Difference between “Critical Path Method” and “PERT Technique” of Network Analysis

Difference between “Critical Path Method” and “PERT Technique” of Network Analysis are as follows:

There are different forms of network analysis, which may be simple or complex, may be very generalized or may be exclusively designed for specific types of projects. PERT/PEP and CPM are the most widely used techniques used in network analysis.

1. Critical Path Method (CPM):

This technique is used for planning, scheduling, estimating and controlling engineering and construction. This method was used by Du Pont in 1959 to schedule plant maintenance shutdowns during changeovers. The lessons learned through this application, later on, was used to plan building construction and other large construction projects.

The key tool in this technique of planning, scheduling and controlling complex construction jobs is a diagram using arrows to represent specific jobs. Such line diagrams clarify the relationships of every task to every other task, which cannot be explained using bar chart. Critical jobs are those jobs which relate to one another (from start to finish of a project), each depending upon completion of the one before it. Total project time, therefore, is the summation of the time to be taken by critical job.

A simplest form of CPM diagram illustrates the jobs to be performed to finish a project (in order of sequence), timing and costs. Once all these elements are specified, both the total time and the total cost of the project can be determined by adding the different sub-elements.

The consequence of various managerial decisions can be predicted by simulating their impact.

2. PERT/PEP Technique:

The PERT/PEP technique is based on critical-path scheduling. However, there is a fundamental difference between PERT/PEP and critical-path scheduling. The PERT/PEP technique is applicable where there is no established system for doing the task and, therefore, no exact basis for estimating the required time to complete each task.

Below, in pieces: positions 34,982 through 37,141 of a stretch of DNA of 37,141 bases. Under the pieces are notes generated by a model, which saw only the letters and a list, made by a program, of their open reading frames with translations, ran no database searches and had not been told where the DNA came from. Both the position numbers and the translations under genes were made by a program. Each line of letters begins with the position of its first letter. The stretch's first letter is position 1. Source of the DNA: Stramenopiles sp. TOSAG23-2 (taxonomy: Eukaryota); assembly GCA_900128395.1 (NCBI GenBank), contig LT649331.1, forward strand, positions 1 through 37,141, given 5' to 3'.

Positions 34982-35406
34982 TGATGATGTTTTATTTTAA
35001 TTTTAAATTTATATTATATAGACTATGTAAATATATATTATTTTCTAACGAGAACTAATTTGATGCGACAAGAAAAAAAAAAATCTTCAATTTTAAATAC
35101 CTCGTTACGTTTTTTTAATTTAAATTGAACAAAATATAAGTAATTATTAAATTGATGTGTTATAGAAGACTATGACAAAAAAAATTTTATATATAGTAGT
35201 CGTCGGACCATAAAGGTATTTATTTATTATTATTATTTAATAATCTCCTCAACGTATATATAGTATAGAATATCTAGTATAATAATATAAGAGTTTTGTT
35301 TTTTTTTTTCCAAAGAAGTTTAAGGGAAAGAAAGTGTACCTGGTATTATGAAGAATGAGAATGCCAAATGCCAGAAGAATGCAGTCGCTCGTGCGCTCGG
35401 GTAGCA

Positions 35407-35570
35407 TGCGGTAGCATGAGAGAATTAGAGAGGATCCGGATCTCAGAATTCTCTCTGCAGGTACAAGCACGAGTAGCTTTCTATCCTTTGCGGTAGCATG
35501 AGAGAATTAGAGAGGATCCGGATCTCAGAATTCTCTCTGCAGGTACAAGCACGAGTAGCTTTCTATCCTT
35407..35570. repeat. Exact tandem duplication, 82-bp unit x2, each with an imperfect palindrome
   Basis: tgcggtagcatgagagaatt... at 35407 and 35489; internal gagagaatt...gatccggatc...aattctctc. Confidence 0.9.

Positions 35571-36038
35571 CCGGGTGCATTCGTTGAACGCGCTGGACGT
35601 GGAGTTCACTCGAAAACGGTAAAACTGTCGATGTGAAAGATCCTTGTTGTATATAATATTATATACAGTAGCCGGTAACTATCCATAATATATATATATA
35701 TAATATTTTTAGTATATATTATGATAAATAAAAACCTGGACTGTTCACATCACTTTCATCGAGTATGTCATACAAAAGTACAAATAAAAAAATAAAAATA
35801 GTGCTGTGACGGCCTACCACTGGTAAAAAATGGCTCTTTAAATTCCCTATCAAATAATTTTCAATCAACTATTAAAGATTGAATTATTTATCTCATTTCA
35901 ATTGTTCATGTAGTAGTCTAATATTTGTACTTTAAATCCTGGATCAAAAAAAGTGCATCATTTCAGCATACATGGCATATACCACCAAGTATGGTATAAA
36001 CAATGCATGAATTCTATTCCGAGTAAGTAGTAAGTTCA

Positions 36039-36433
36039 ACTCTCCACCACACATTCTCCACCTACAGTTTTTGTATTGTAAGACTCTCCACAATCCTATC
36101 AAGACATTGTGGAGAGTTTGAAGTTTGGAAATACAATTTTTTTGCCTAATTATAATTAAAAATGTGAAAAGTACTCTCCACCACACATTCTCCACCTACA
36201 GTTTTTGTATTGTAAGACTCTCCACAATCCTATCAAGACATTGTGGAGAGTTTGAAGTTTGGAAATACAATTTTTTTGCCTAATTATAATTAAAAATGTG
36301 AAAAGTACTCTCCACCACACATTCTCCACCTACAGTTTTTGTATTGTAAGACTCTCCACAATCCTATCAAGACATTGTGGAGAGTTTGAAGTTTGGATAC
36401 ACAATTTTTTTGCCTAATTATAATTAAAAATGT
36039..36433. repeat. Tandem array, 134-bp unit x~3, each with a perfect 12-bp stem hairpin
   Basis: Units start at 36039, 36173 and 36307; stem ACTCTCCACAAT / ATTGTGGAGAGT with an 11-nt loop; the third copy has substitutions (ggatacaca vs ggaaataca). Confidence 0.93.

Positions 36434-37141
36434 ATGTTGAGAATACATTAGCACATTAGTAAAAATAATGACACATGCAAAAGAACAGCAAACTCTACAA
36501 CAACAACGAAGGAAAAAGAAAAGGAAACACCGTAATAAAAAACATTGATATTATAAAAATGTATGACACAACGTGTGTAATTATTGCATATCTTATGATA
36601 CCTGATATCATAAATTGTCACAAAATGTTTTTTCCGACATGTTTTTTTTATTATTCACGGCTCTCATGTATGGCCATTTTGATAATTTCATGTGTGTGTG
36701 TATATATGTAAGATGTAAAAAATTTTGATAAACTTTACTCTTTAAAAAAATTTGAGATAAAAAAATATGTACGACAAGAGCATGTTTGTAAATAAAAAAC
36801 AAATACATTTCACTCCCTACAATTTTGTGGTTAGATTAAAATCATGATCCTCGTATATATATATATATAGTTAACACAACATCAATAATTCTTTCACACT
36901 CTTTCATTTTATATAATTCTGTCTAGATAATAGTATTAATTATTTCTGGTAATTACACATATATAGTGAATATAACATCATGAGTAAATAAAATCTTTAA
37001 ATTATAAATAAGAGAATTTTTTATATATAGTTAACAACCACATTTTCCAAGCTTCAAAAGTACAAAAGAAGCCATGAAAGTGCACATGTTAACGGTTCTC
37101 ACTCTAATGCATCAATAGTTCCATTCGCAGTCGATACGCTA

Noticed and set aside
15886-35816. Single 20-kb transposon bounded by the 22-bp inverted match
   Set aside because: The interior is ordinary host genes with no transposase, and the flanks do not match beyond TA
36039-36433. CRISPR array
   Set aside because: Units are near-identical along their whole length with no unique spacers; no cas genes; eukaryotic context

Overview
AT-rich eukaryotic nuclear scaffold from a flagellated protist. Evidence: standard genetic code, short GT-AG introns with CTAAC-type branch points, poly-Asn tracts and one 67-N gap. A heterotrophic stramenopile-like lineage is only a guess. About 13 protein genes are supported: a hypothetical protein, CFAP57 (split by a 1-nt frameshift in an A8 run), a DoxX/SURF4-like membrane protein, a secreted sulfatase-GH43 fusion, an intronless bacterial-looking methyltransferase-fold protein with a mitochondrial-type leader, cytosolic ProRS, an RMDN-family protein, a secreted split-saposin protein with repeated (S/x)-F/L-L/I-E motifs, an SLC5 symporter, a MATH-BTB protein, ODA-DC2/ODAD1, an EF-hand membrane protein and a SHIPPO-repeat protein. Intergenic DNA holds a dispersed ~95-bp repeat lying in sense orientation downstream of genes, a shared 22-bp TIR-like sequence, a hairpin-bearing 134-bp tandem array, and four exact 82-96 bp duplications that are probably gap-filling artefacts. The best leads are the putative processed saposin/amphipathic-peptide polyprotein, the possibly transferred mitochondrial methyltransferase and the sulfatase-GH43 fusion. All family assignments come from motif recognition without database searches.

Critical path scheduling, on the other hand, usually is applied to jobs which are established or have been done before and where it is possible to predict performance accurately. Consequently, more sophisticated mathematical models must be used in the PERT/PEP technique.

PERT may, therefore, be defined as follows:

PERT is a statistical technique diagnostic and prognostic for quantifying knowledge about uncertainties faced in completing intellectual and physical activities essential for timely achievement of programme deadlines. It is a technique for focusing management attention on danger signals that require remedial decisions, and on areas of effort for which trade-offs in time, resources or technical performance, might improve capability to meet major deadlines.

The PERT technique is, therefore, based on the concept that in any programme, there are three variables:

(a) Time

(b) Resources (HR, facilities, funds)

(c) Performance specifications

Any one of these may vary within certain limits established for such programme, while holding the other two constant. To take an example, holding time and performance constant, the requirements for resources may be determined.

It is, therefore, clear that both PERT and CPM have similarities in terms of concepts and methodology. We use these techniques in project scheduling problems. However, we use PERT in analysing project scheduling, where completion time is not certain and CPM, where activity durations are known with certainty.

In essence, therefore, PERT is probabilistic in nature and more appropriately used in R&D projects, whereas, CPM is a deterministic technique and thus finds application more appropriately in the construction projects.

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